If she veers a tad close to the chronically-cheerful tradition of Julie Andrews, she offsets it with some great physical comedy. Oropesa does not have a big sound, but her limpid tone and elegant phrasing pay dividends.
This is especially true in "Il faut partir," Marie's Act 1 aria of farewell to Tonio after learning that she must leave him and the regiment to follow her new-found aunt. The opera is performed in the original French; Ginsburg said her lines in English. The soprano is a natural comic actress, too. She has particular fun in the second act, when Marie, pushed to hone high-society ways, makes a mess of singing and dancing lessons.
The joy that this character feels, while exhibiting her nationalistic pride, is pervasive throughout the opera. Oropesa possesses a thrilling soprano voice of infinite variety and an ethereal purity of tone. All the vocal performances impress, but none more so than Lisette Oropesa as Marie, the title character. Oropesa is in complete command throughout. Her coloratura is both delicate and precise, and equally as impressive, she makes the high notes demanded by the role seem easy.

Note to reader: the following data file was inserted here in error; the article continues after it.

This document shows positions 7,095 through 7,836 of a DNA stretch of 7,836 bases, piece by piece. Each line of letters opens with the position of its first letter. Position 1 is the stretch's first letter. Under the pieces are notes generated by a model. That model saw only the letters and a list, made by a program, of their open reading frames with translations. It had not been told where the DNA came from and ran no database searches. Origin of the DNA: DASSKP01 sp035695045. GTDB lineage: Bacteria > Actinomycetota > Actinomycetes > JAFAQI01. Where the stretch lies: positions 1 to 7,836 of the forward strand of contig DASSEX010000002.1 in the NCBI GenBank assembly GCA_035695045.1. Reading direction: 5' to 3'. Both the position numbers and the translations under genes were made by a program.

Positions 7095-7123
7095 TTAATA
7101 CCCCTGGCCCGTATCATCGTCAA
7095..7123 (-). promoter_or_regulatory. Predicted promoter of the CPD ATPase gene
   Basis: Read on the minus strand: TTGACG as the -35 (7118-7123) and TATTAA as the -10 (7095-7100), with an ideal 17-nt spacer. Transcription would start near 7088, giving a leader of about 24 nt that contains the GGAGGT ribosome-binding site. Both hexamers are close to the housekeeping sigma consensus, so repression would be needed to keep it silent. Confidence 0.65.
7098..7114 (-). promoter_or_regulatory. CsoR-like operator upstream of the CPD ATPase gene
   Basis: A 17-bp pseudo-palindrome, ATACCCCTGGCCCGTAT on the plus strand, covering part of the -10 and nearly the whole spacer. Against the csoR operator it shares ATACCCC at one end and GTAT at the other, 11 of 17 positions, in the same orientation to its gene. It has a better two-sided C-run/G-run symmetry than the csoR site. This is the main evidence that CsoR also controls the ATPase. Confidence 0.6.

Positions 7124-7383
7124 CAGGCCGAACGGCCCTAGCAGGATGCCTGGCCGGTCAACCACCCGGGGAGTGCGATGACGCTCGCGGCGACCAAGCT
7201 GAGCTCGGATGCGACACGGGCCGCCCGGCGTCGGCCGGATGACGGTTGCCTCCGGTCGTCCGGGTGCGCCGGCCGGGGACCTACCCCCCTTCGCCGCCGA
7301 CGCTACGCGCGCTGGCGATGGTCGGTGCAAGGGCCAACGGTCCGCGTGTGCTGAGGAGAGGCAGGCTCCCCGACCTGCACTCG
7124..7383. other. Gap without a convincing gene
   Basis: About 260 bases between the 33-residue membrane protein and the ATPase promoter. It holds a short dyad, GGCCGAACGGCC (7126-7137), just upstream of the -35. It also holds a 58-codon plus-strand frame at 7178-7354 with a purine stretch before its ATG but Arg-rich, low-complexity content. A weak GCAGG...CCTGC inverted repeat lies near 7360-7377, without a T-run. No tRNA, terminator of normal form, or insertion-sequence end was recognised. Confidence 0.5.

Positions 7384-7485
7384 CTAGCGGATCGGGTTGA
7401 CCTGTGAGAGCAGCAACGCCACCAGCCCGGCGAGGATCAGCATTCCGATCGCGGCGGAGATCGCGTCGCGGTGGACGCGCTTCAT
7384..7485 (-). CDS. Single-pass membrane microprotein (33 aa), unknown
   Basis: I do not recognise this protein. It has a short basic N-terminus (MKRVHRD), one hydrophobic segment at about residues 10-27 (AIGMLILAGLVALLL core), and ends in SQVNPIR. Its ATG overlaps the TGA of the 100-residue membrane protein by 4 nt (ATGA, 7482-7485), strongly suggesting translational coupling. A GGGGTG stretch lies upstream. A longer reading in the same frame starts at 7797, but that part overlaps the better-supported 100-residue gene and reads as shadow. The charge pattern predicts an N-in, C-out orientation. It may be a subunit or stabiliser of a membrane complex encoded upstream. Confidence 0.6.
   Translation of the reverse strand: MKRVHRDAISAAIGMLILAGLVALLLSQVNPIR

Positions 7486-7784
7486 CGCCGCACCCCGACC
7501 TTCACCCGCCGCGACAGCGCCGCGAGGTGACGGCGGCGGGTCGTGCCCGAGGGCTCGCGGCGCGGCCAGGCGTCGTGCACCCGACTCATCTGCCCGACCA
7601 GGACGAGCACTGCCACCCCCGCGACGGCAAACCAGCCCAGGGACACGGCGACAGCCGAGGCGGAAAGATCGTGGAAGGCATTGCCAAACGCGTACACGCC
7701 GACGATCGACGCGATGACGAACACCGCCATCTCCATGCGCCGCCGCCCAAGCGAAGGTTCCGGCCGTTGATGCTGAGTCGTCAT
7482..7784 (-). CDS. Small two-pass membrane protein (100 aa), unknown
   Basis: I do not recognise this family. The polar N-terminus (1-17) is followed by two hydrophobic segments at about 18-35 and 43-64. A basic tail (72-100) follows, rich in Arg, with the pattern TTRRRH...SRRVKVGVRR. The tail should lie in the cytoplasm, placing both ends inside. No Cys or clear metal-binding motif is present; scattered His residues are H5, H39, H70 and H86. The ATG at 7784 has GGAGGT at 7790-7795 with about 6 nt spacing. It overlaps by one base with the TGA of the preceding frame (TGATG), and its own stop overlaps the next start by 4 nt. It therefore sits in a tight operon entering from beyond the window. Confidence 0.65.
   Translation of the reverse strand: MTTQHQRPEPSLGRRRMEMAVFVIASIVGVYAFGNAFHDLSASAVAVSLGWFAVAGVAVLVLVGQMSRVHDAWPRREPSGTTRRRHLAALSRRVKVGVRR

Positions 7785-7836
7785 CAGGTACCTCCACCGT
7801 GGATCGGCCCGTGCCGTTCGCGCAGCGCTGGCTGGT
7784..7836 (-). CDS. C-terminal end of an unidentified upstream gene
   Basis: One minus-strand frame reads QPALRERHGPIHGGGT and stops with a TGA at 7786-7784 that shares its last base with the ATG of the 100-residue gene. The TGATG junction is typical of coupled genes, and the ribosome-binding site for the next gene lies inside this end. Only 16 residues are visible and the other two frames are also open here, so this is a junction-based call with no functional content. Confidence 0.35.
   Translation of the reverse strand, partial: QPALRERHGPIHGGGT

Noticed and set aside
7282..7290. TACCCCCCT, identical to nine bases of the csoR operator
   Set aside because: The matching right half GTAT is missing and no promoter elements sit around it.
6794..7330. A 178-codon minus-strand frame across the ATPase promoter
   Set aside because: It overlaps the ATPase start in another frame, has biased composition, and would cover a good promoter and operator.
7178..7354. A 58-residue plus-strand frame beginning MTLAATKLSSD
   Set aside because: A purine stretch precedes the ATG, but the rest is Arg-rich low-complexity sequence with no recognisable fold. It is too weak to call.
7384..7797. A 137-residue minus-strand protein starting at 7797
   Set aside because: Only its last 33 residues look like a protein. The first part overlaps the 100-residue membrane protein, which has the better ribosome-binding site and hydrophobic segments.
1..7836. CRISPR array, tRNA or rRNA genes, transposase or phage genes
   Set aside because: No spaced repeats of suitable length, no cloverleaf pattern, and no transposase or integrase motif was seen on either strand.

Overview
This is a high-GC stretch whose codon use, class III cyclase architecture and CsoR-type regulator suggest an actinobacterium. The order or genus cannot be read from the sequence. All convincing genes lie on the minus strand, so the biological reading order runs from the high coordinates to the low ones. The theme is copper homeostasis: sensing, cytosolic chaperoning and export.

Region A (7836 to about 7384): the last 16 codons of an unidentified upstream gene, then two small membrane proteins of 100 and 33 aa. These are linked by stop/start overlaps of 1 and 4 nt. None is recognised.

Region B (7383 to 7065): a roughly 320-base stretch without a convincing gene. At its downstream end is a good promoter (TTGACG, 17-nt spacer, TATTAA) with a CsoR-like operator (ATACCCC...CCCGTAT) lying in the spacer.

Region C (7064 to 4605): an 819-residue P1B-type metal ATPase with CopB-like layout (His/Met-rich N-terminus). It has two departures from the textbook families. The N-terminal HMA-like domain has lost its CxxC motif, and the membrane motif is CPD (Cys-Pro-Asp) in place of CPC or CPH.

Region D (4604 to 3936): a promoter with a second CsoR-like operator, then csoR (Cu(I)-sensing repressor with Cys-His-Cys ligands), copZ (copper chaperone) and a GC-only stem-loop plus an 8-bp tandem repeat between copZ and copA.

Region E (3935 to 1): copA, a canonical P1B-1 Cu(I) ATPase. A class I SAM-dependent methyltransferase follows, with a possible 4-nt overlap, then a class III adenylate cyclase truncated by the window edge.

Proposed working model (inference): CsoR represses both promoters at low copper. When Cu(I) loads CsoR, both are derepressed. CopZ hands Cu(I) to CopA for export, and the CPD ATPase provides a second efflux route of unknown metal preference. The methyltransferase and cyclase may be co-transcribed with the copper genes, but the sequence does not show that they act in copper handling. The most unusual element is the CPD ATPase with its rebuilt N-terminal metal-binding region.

And her virtuosity is matched only by the joy she brings to the role with her acting and movement. Lisette Oropesa gave a simply dazzling performance as tomboy-turned-lady, Marie. From the graceful, ardent first notes sung off stage to the glorious finale on the shoulders of the regiment, she was seemingly born to play the part.
ncof.co.uk/map103.php It was a consummate performance, sung with notable facility. All of the things I love about her singing were in abounding evidence tonight: the distinctive colour, the mastery of dynamics, the magical turns of phrase, the imaginative way with words. Kalish was a most valuable fellow sorcerer. Three familiar songs by Mendelssohn himself followed. A delighted audience rewarded the pair with vigorous applause. Soprano soloist Lisette Oropesa has a rich, complexly timbred voice that works well for this music. As Countess Almaviva's strong-willed servant who must battle the advances of the Count while preparing to marry Figaro, Oropesa brings out the nuances of character with clarity, whether she is flirting with her intended or standing her ground against the Count.